A historian by training, Barbara Erskine is the author of many bestselling novels that demonstrate her interest in both history and the supernatural, plus three collections of short stories. Her books have appeared in at least twenty-six languages. Her first novel, Lady of Hay, has sold over two million copies worldwide. She lives with her family in an ancient manor house near Colchester and in a cottage near Hay-on-Wye.
A remote corner of Essex, England, becomes the site for some bone-chilling events in Erskine's ( Lady of Hay ) latest supernatural suspense yarn. Author Kate Kennedy, broke and homeless after splitting up with her lover, rents an isolated country cottage to write a biography of Lord Byron. Her work is interrupted, however, by a sullen teenage girl excavating an old Roman gravesite and by Kate's landlord, a temperamental artist who resents her intrusion into his cottage. These two plot to scare Kate off with tales of ghosts, but she dismisses their stories--until weird noises fill the night, gremlins invade her computer and a vandal raids her dwelling. Soon the true culprits are revealed, as the ghosts of Marcus Severus Secundus and his wife Claudia come to life. Marcus is determined to safeguard a centuries-old secret at the gravesite, while Claudia is equally set on exposing her husband's evil deed. The ensuing spectral possession and the ghosts' struggle for supremacy will keep readers on the edge of their seats, though frequent changes in point-of-view may prove confusing. Sadly, the novel's ending is somewhat of a letdown. Readers would probably prefer a rip-roaring confrontation between good and evil over Erskine's reliance on a time-worn climactic cliche. (July)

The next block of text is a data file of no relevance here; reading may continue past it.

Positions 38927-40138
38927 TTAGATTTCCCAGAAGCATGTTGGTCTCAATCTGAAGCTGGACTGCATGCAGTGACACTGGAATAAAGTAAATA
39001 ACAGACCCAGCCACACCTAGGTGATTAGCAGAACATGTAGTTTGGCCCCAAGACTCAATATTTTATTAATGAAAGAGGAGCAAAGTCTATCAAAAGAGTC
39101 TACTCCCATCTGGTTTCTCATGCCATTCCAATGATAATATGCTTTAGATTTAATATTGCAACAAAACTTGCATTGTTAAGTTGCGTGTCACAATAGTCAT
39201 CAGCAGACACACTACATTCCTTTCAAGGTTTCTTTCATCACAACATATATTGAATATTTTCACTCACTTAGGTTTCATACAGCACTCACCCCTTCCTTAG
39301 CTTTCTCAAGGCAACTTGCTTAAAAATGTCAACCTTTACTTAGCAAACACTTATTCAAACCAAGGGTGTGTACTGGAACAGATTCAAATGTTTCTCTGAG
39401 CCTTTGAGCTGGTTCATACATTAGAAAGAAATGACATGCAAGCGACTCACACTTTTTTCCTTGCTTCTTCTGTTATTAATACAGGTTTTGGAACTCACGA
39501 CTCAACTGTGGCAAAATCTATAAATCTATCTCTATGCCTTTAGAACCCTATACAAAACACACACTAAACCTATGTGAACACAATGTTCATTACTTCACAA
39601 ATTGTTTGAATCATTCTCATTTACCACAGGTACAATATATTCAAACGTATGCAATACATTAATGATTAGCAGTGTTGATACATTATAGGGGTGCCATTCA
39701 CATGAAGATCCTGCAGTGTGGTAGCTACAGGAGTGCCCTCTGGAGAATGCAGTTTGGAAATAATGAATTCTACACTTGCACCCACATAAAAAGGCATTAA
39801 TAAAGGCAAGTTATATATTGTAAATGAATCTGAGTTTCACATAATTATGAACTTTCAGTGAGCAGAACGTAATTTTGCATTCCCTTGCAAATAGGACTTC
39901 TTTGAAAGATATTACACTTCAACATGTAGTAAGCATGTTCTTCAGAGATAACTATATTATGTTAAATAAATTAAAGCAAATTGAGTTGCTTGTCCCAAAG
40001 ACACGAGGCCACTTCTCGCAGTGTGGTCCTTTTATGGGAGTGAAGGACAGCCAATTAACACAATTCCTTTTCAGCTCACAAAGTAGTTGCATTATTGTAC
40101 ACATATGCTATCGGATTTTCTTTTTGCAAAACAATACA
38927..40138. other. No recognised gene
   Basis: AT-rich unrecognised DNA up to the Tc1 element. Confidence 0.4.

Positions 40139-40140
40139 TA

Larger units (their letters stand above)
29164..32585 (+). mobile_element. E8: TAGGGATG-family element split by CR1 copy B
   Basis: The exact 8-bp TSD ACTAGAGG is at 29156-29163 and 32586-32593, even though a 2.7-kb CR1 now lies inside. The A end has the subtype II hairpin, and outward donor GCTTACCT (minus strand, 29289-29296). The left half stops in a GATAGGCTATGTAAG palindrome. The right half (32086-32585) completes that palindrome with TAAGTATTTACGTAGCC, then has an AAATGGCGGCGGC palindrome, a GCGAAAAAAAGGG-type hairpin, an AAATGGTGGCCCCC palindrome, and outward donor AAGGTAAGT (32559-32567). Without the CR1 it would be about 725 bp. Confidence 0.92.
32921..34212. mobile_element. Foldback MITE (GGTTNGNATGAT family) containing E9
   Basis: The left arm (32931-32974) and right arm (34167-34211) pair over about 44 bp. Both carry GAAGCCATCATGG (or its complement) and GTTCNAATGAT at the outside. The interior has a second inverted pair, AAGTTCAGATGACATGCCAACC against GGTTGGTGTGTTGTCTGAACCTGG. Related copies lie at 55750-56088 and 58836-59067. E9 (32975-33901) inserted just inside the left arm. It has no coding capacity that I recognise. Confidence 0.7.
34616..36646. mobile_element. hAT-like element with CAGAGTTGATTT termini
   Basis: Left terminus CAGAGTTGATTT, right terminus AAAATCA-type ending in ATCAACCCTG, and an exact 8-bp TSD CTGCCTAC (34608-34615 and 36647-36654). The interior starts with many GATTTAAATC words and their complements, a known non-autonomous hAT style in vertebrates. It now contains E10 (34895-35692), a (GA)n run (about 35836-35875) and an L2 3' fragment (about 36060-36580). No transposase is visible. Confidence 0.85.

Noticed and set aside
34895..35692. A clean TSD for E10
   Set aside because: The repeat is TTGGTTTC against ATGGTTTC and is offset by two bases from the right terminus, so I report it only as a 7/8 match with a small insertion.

Erskine established her credentials as a writer of romantic suspense with Lady of Hay ( LJ 6/15/87). Here she spins a tale about a young woman in a remote corner of England who is troubled by supernatural events that are evidently connected with the horrible deaths of two young lovers from Roman Britain.